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PSYC 379 (14)
Final

379 weeks 1-5. Comprehensive Exam Review

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Department
Psychology
Course
PSYC 379
Professor
Jennifer Storey
Semester
Fall

Description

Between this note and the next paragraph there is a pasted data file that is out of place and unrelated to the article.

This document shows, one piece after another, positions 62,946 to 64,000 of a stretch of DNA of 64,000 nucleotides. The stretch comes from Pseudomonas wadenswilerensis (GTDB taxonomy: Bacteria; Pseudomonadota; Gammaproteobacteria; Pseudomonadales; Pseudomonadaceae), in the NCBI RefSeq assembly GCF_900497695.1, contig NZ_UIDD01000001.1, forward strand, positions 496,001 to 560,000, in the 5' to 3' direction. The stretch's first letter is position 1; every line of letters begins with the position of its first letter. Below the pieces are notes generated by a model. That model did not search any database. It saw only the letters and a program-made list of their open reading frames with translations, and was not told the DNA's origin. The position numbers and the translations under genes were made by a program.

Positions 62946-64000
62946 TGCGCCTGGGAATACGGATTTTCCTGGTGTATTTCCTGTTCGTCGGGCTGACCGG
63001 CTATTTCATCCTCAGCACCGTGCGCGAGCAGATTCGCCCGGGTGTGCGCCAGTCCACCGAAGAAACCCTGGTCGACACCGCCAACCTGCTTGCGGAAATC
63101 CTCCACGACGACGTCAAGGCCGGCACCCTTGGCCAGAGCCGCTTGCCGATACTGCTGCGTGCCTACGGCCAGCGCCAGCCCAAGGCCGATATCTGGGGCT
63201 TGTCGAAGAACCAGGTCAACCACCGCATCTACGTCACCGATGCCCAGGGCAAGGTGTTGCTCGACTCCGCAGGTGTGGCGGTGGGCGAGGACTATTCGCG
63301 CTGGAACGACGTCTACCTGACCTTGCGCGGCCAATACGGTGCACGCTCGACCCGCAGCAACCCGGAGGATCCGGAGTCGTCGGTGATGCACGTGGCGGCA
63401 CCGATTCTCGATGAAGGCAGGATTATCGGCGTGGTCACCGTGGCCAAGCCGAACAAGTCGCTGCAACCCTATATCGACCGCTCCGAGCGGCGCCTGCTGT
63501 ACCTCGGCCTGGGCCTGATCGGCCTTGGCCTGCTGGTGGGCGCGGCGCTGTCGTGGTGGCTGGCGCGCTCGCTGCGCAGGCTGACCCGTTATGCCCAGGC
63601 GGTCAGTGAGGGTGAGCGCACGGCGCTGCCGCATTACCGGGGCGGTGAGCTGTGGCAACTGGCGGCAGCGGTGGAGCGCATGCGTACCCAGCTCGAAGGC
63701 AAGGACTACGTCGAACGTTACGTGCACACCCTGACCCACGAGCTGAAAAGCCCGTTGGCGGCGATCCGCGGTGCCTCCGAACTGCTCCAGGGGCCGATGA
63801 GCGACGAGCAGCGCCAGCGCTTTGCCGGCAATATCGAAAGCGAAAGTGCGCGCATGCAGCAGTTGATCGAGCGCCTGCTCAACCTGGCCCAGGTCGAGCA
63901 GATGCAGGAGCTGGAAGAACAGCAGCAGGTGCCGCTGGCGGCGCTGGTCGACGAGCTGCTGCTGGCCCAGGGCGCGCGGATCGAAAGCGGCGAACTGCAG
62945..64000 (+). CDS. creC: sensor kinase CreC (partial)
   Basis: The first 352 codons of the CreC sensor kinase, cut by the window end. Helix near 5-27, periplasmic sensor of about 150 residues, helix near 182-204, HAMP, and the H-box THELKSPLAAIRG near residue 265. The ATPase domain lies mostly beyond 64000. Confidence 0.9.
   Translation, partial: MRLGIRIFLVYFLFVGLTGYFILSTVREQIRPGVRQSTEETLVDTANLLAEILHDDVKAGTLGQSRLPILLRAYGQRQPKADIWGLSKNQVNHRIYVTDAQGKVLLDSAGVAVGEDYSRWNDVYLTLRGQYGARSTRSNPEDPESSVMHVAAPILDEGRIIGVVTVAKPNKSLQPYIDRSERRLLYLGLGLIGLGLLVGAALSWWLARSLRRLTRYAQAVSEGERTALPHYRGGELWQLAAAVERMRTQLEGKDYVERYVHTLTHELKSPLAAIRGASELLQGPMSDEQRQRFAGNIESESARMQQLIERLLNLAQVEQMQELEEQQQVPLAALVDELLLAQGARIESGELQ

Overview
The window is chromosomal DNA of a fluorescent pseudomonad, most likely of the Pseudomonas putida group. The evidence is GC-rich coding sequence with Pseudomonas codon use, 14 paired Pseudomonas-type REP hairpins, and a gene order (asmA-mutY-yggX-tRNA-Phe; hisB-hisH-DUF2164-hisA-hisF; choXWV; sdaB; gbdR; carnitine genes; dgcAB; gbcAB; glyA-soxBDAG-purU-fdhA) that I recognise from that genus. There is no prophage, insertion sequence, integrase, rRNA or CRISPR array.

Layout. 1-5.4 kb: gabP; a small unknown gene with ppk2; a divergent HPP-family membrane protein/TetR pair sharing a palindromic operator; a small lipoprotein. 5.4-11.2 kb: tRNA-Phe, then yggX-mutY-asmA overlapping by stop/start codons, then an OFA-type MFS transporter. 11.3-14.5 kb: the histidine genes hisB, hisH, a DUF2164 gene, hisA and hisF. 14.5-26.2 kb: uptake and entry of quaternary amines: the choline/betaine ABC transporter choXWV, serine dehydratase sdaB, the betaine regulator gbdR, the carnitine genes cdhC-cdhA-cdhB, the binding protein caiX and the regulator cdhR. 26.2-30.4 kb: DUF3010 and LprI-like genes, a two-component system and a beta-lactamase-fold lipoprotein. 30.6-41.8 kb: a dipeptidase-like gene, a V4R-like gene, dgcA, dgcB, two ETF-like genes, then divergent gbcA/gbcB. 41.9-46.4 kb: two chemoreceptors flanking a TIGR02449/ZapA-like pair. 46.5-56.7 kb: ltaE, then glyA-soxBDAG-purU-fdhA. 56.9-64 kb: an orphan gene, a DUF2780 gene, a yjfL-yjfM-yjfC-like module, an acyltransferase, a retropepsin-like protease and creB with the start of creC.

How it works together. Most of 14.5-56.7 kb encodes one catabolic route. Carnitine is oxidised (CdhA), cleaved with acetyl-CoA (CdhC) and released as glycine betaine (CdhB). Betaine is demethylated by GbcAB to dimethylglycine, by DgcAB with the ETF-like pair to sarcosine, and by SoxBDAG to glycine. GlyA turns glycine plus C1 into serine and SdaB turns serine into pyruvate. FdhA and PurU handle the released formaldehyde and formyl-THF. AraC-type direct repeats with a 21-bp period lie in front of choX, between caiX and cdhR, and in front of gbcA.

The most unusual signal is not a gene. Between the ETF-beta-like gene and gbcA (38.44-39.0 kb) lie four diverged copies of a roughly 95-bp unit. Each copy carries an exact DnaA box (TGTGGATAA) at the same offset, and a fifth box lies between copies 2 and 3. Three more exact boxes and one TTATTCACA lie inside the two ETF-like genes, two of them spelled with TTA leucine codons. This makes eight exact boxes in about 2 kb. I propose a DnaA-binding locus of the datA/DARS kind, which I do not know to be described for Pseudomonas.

Week 1 Describe and discuss the definitions, types, and models of violence Violence definition includes the use OR INTENDED USE or threat of use of power (implying the use of authority) and/or force to cause physical, psychological injury, death, maldevelopment or deprivation. (therefore also includes neglect) Types: Self-directed: suicidal behaviour (including suicidal thoughts and attempts) and self-abuse Interpersonal: family and intimate partner violence: largely btw family members and intimate partners – usually in the home. OR community violence: violence btw individuals who are unrelated and who may or may not know each other - usually outside of home Collective: social, political, and economic violence. Includes terrorism, crimes of hate by organized groups, and mob violence. Measured mostly by mortality data. (availability and quality of data) Ecological Model: 4 levels: Individual – seeks to identify biological and personal history factors that an individual brings to behaviour – personality, socioeconomic status, substance abuse, etc Relationship – proximal social relationships that increase risk for violent victimization and perpetration of violence. Ie. Partner and child maltreatment Community – community contexts. High residential mobility, heterogeneity, high population density Societal – factors that create an acceptable climate for violence, reduce inhibitions against violence, and create and sustain gaps between different segments of society. Cultural norms, attitudes, parental rights priority, male dominance, police use of excessive force Types of prevention: Primary : prevention before it starts Secondary: immediate responses to violence Tertiary: long term aftercare Types of interventions: Universal: groups or general population without regard to individual risk Selected: those considered at high risk Indicated: those already demonstrated violent behaviour ROOTS OF VIOLENCE SLIDES: Humans are closest living ancestors to chimps – violent. Socialization is important – children are the most violent humans Anuual rate of violence about 28/100k Violence: - Nature of contact o Physical, sexual, threats, harassments, weapons - Intent of perpetrator o Maybe just reckless, or yes intent, no action, or intent for lesser action - Perception of victim o Violent? Consent? Threat/Risk - Past info useless, and individuals are different - Complex o Nature of behaviour, frequency, duration, the seriousness, the imminence - Context o What is the setting for perp? Social status, money, etc - Speculative Assessment - Purpose-driven o Driven by question trying to answer. Is this person fit for trial? Or probation - Case-driven o Must not go by averages - Wide-ranging o In terms of info collected and considered. Collect info about past, present, future Management - Active o Strategies must be put in place. (surveillance, treatment, prohibitions) - Strategic o Must be related to risk factors relevant to case. Relative to needs of offender Week 2 - Describe why and how people decide to engage in violence. - Describe issues around the reporting of crime CSI Crime Severity Index – seriousness of crimes. Complimentary to crime rates. Each crime is assigned a weight derived by sentences from criminal courts. Violent crime has been going down but to a lesser extent than overall crime. West higher CSI than east National homicide rate stable over past decade Only 1 in 10 sexual assaults reported to police: reasons for undercount include incident not being important enough, or dealt with privately Most Canadians believe that crime was lower in their neighbourhood than elsewhere in Canada. majority of Canadians were satisfied with police. Positive attitudes toward the police generally increased with age Crime stats are from 3 main methods: administrative data (released by official institutions), surveys, and ethnographic data. They are often controversial: (a)The study of crime itself is often controversial. (b)What is defined as a „crime‟ is a social construction and not an empirical fact. (c)There is not always consensus on how to collect crime statistics. (d)There is no one data source that can address all the issues raised in the study of crime. the act of committing a crime can result in the loss of liberty and in some cases the loss of life. Understandably, most people do not admit to committing crime. As a consequence detection of crime is dependent on victims reporting such activities to the police, and the police successfully apprehending the suspects. Police make decisions about whether to proceed with charges, then prosecutors make decisions about whether to continue with the charge and if so which charges they will pursue. Finally, the courts then make a determination as to guilt or innocence. Somewhere along the line, something could happen to affect the numbers White-collar crime is rarely recorded or dealt with under criminal law (Sutherland 1949). To address the issue of under-reporting of crime to police, crime victim surveys are routinely undertaken in many countries. Individuals within households are randomly selected and asked about their experience of crime and victimization. However: definition of legal crime may be different than in survey, different groups report different amounts/types of crimes: those with higher levels of education are more likely to report assault, while women are less likely to report rape/domestic violence, affecting the reliability of surveys. Memory failure is a problem with respondents being more likely to recall incidents where the offender was not known to them than where the offender was known or related. Methodological problems include who should be interviewed in the household and the phrasing and order of questions In order to tackle the problem of small sample size in self report data we could focus on specific groups, but that damages generalizability In practice the self-report methodology asks people to incriminate themselves. This poses real dilemmas for ethics committees. Violence in Canada Slides - People are not BORN with proneness violence - Choice, not random - It is not unpredictable, or uncontrollable – therefore manageable - Exceptions: these might be random: o Mental disorders o Violence after loss of consciousness o Drugs o Sleepwalking Potential Benefits of Violence - Financial gain, control, sexual gratification, communication (of anger,etc), coercion, revenge, justice, enjoyment, excitement, dispute resolution, self-defense, Purposeful Violence (thought process) - Violence must enter thought as an option - Most people would push thought out of head - Once it has not been pushed out, cost/gain will be assessed Week 3  Describe the goals and limitations of violence risk assessment. Violence risk assessment is the process of evaluating individuals to characterize the risk they will commit acts of violence and to develop interventions to manage that risk. Goals: The ultimate goal is violence prevention. To get there: - should yield consistent results and be replicable. - It should be prescriptive: it should identify, evaluate, and prioritize mental health, social service and criminal justice interventions that could be used to manage patient‟s violence risk. – Finally, it should be transparent. This will give change for scrutiny. Limitations: Focus on negative characteristics and features. Rather than personal strengths and positives, or buffer factors. Positivity must be taken into account to be